Game developer Barry Meade: "The games industry supports the uninitiated"
Video games are like movies: if a streak succeeds, everyone tries to imitate it. No more, says Fireproof Games co-founder Barry Meade.
BarryMeade is the creator and co-founder of Fireproof Games, a video game studio known for the hit series The Room. The Spielentstand 2012, after four years of saving and commissioned work for other major projects. "The Room" was an agreement with its interactive, tactile puzzle boxes in the early days of the iPad - the touchscreen finally did not feel like a compromise. The tablet rather became a kind of portal into another world.
After more than twelve million games sold and three sequels sold, Barry Meade is today one of the select circle of game makers who can demand money for a mobile game. His tip to other developers: try something new. The games industry should stop copying itself all the time. What does that mean? And why does his biggest hit have three sequels? We asked Barry Meade.
TIME ONLINE: Barry, you said the game industry loves to do the same game over and over again. Is there really a difference to other media? That happens in the film industry, too.
Barry Meade: Games cost less in production than movies, which is of course a difference. But of course you can make a lot of money with games. Here millions and billions in profits are possible, clearly that makes people crazy.
ZEIT ONLINE: Why is this tendency to copy a problem?
Meade: As a creative player, you have to grab and move your players. If you do something great, then the players give you their money for it. Anyone who copies makes it too easy. Investors are well-received by market research data from other successful games that purportedly explain "what people like". On the other hand, teams with new ideas have a hard time. In the end, our industry supports the uninitiated. And since 95 percent of all games fail anyway, I think the entire strategy of risk avoidance is wrong. This will convince publishers and investors, but not the players.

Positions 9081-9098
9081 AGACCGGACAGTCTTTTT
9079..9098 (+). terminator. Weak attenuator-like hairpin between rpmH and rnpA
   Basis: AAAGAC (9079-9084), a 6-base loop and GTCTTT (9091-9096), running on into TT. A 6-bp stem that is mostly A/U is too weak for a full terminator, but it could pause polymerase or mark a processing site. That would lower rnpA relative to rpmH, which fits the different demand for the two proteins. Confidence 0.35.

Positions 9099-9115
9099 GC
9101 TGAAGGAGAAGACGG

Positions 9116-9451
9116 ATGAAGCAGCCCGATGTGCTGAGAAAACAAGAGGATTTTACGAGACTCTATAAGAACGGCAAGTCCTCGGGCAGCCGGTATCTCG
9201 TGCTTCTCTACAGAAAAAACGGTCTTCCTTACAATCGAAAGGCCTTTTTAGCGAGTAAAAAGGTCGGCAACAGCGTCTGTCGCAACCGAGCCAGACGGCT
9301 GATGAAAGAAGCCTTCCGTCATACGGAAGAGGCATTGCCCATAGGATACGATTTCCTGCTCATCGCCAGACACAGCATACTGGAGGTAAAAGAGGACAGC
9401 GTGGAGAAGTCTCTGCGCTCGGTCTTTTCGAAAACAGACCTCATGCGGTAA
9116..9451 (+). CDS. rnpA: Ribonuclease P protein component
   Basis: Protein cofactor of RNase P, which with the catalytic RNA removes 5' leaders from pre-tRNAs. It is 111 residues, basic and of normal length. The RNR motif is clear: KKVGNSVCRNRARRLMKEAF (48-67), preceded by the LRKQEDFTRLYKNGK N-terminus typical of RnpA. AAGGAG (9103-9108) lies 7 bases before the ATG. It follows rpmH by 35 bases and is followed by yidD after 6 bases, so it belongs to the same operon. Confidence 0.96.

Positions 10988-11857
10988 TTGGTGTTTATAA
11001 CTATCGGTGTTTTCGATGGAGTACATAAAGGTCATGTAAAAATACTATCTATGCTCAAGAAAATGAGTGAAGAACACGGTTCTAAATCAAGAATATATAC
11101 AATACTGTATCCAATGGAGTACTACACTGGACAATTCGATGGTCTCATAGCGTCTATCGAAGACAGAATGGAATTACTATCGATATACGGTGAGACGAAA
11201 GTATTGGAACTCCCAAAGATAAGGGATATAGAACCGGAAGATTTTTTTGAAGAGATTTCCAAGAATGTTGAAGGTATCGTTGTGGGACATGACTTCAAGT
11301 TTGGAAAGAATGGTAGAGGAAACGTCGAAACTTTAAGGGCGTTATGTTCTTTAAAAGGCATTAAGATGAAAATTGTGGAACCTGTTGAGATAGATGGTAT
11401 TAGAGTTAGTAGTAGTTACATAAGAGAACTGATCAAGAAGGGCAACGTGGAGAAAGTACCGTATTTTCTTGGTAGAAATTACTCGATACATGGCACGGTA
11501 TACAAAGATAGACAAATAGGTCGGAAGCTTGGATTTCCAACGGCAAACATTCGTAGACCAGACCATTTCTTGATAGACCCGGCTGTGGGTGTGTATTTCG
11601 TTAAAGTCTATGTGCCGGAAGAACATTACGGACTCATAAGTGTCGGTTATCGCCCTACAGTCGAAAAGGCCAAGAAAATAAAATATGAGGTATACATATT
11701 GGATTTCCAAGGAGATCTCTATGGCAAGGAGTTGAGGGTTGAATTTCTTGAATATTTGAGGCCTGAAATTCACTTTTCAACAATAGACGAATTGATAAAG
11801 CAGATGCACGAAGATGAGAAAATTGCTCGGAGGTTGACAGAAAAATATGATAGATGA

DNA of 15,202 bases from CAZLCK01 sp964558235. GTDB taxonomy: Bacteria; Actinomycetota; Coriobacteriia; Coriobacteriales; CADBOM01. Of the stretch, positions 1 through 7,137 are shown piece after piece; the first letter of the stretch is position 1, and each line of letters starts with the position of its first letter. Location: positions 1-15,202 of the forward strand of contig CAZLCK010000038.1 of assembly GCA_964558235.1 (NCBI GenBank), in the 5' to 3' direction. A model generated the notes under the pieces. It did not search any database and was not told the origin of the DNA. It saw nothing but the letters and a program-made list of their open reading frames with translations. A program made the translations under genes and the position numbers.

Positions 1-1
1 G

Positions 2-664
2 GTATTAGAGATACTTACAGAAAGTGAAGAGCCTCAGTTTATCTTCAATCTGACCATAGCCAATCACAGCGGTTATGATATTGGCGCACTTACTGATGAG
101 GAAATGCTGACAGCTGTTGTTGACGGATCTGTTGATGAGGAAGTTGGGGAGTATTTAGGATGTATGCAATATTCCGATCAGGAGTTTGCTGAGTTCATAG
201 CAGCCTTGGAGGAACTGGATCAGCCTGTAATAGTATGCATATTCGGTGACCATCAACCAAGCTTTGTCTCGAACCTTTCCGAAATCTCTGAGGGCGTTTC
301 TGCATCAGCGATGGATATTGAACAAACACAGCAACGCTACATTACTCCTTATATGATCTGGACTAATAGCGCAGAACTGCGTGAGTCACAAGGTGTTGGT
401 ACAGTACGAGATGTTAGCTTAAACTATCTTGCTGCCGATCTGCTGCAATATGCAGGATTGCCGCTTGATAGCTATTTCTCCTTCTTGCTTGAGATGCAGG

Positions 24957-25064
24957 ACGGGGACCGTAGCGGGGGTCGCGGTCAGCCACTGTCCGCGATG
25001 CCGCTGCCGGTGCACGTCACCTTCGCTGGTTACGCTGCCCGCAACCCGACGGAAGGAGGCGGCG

ZEIT ONLINE: In your game The Room was especially the intuitive control on the touchscreen new.
Meade: A bunch of lousy console sports has driven us to the decision for this game. A console game feels great because a good developer uses the control mechanism, the joypad, meaningfully. We wanted to realize a similarly good control in a mobile game.
ZEIT ONLINE: But you have already resorted in many ways to what "people like".
Meade: As an artist you can reinterpret something and you can marry the old with the new. Plagiarism might look alike, but it's something else. A copy evaluates the original, an own interpretation takes it to a whole new level.
ZEIT ONLINE: And the three sequels of The Room are not copies?
Meade: Sequels are something completely natural. First, as an artist, you have finally found something that people like and of course want to continue. Second, you can use it to pay your bills. And third, you usually have lots of ideas lying around that have not made it all your first game. After the first sequel, it's all about asking if you can add something new. One could, of course, argue that a sequel is the same as a clone. That would be idiotic, but of course you could say it anyway.
Page navigationNext page "The system rewards destructive behavior"
- Read article on a page